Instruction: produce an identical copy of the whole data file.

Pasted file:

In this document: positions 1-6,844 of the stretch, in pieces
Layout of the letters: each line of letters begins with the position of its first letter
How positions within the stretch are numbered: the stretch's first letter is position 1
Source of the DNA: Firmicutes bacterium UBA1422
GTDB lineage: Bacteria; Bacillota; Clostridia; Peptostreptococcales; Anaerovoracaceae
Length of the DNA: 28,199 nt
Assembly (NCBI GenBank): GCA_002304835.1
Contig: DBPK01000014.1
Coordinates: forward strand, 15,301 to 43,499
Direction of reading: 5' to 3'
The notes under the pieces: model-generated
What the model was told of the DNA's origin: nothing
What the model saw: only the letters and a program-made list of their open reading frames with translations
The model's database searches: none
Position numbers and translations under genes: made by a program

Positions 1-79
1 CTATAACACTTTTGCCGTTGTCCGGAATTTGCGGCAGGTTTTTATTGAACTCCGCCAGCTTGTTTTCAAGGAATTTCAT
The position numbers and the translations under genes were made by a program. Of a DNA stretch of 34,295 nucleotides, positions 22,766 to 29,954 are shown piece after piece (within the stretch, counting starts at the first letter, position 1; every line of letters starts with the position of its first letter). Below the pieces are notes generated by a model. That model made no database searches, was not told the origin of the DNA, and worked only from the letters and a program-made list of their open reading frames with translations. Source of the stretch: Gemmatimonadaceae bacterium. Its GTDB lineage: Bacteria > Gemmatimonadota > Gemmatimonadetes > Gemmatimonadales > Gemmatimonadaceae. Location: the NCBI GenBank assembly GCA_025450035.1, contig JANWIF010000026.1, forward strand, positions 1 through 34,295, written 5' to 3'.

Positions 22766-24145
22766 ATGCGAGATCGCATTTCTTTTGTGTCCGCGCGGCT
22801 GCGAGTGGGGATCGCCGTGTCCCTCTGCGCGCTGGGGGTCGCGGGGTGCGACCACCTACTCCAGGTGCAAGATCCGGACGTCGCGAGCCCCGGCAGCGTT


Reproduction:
In this document: positions 1-6,844 of the stretch, in pieces
Layout of the letters: each line of letters begins with the position of its first letter
How positions within the stretch are numbered: the stretch's first letter is position 1
Source of the DNA: Firmicutes bacterium UBA1422
GTDB lineage: Bacteria; Bacillota; Clostridia; Peptostreptococcales; Anaerovoracaceae
Length of the DNA: 28,199 nt
Assembly (NCBI GenBank): GCA_002304835.1
Contig: DBPK01000014.1
Coordinates: forward strand, 15,301 to 43,499
Direction of reading: 5' to 3'
The notes under the pieces: model-generated
What the model was told of the DNA's origin: nothing
What the model saw: only the letters and a program-made list of their open reading frames with translations
The model's database searches: none
Position numbers and translations under genes: made by a program

Positions 1-79
1 CTATAACACTTTTGCCGTTGTCCGGAATTTGCGGCAGGTTTTTATTGAACTCCGCCAGCTTGTTTTCAAGGAATTTCAT
The position numbers and the translations under genes were made by a program. Of a DNA stretch of 34,295 nucleotides, positions 22,766 to 29,954 are shown piece after piece (within the stretch, counting starts at the first letter, position 1; every line of letters starts with the position of its first letter). Below the pieces are notes generated by a model. That model made no database searches, was not told the origin of the DNA, and worked only from the letters and a program-made list of their open reading frames with translations. Source of the stretch: Gemmatimonadaceae bacterium. Its GTDB lineage: Bacteria > Gemmatimonadota > Gemmatimonadetes > Gemmatimonadales > Gemmatimonadaceae. Location: the NCBI GenBank assembly GCA_025450035.1, contig JANWIF010000026.1, forward strand, positions 1 through 34,295, written 5' to 3'.

Positions 22766-24145
22766 ATGCGAGATCGCATTTCTTTTGTGTCCGCGCGGCT
22801 GCGAGTGGGGATCGCCGTGTCCCTCTGCGCGCTGGGGGTCGCGGGGTGCGACCACCTACTCCAGGTGCAAGATCCGGACGTCGCGAGCCCCGGCAGCGTT